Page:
The war for iron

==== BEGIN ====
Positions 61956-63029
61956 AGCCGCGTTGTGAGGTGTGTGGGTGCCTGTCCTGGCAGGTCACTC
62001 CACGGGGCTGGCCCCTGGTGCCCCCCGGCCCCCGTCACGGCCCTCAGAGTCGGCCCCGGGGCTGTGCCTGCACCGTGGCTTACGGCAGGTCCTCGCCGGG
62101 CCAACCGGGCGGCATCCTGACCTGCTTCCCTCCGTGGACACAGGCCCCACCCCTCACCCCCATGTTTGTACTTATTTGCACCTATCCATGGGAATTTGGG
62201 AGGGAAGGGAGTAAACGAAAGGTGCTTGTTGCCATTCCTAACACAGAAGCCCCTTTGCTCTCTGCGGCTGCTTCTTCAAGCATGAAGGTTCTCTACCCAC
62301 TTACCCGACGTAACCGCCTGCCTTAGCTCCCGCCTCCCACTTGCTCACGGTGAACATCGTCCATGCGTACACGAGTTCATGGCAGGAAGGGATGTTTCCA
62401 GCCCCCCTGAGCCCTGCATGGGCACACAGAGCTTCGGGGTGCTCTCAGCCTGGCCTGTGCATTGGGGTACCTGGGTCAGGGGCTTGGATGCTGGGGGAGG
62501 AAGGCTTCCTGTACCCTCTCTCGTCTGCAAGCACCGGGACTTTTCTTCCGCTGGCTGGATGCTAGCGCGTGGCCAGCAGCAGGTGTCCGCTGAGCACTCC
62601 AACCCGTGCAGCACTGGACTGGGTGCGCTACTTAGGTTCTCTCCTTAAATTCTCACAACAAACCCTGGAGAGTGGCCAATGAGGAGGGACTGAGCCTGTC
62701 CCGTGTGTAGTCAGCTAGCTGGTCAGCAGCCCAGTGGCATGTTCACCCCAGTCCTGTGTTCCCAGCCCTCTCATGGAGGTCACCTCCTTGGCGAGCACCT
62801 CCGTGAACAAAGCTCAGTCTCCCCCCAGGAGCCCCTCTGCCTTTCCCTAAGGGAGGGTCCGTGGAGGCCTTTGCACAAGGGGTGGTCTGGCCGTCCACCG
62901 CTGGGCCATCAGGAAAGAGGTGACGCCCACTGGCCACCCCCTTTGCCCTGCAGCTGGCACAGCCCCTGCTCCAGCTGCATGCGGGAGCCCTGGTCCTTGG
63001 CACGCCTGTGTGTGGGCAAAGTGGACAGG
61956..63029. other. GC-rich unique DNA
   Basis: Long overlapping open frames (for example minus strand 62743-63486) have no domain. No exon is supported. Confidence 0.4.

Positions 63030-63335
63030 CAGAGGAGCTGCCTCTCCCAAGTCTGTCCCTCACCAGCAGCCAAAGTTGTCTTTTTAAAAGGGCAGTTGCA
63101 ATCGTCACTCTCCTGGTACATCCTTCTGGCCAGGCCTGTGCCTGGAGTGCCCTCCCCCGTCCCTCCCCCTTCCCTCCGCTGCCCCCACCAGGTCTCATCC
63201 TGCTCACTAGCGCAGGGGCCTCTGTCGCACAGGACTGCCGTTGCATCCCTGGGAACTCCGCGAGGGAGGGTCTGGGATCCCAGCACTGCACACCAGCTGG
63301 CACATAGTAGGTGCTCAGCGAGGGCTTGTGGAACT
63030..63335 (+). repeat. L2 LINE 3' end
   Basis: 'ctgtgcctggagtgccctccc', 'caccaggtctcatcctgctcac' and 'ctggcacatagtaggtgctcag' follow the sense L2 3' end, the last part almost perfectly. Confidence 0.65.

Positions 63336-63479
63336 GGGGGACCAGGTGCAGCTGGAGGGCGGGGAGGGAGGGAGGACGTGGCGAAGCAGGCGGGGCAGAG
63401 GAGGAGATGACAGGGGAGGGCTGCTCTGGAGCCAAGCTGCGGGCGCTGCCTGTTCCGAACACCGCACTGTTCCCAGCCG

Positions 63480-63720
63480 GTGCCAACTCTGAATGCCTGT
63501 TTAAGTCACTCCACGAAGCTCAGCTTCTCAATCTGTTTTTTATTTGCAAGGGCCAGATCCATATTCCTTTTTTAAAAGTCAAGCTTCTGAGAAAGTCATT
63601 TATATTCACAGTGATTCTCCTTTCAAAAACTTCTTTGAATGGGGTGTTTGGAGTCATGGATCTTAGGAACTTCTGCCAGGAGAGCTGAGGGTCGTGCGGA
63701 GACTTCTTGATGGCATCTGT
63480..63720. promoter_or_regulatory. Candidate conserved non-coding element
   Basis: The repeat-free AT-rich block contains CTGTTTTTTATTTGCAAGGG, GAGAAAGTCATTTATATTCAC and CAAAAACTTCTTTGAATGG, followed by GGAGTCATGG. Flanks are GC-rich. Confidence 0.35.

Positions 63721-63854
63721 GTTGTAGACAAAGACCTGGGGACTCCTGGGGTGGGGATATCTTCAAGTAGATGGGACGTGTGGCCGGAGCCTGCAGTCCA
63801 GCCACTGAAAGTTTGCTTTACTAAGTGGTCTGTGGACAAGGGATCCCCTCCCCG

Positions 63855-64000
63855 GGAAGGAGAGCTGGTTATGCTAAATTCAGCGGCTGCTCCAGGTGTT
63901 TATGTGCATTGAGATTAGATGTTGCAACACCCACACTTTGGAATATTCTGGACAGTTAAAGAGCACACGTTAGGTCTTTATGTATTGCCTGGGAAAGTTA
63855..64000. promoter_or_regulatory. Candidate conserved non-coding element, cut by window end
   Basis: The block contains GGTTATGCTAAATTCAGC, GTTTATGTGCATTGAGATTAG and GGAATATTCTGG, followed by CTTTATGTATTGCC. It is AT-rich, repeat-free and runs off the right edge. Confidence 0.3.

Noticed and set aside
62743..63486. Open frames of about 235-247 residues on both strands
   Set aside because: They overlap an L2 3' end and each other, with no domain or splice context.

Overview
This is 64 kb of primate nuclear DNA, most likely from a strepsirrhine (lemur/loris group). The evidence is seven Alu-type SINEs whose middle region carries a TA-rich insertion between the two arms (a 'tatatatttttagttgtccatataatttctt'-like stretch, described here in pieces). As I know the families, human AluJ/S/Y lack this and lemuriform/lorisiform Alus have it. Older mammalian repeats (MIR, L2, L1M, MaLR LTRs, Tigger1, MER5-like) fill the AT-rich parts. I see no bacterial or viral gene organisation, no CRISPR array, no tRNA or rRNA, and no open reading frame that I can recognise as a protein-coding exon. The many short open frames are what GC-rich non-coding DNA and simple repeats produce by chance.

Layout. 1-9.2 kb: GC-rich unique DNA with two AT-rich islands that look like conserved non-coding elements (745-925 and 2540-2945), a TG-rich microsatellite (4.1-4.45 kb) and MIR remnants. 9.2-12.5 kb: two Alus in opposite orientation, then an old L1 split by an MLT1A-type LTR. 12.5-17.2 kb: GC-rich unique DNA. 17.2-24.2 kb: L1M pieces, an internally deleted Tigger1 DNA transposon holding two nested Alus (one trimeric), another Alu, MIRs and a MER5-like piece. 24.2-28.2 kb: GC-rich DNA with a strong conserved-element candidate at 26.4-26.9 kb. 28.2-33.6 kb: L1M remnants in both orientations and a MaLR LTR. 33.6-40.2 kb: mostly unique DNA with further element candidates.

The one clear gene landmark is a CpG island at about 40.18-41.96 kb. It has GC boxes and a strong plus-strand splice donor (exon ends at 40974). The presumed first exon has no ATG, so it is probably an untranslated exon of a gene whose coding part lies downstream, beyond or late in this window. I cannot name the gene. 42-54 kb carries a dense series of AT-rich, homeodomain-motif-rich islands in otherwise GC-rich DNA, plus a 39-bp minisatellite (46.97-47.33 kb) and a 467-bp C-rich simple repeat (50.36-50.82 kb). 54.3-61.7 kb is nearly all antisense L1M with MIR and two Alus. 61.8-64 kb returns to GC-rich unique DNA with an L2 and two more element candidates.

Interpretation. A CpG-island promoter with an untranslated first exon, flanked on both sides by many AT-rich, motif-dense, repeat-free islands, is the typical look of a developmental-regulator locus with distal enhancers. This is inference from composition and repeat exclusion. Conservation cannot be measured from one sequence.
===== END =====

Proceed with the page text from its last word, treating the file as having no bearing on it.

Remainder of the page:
Researchers at the University of Utah have found that primates – including various monkeys and even humans – have been locked in an evolutionary battle with infectious bacteria over iron, a trace element found in our bloodstream. Both primates and bacteria need iron, and the researchers discovered that part of our immune response against infectious bacteria is to starve them of iron. To do so, transferrin, the protein that transports iron in the blood, masks the element so that bacteria cannot get to it. However, several bacteria have developed proteins of their own that can ‘steal’ iron from transferrin. This struggle for iron is between pathogens and our immune system explains a mutation in the transferrin gene in about 25% of the world’s population, which had previously baffled scientists. We now know that this mutation is an innovation in the ‘war for iron’ between bacteria and humans.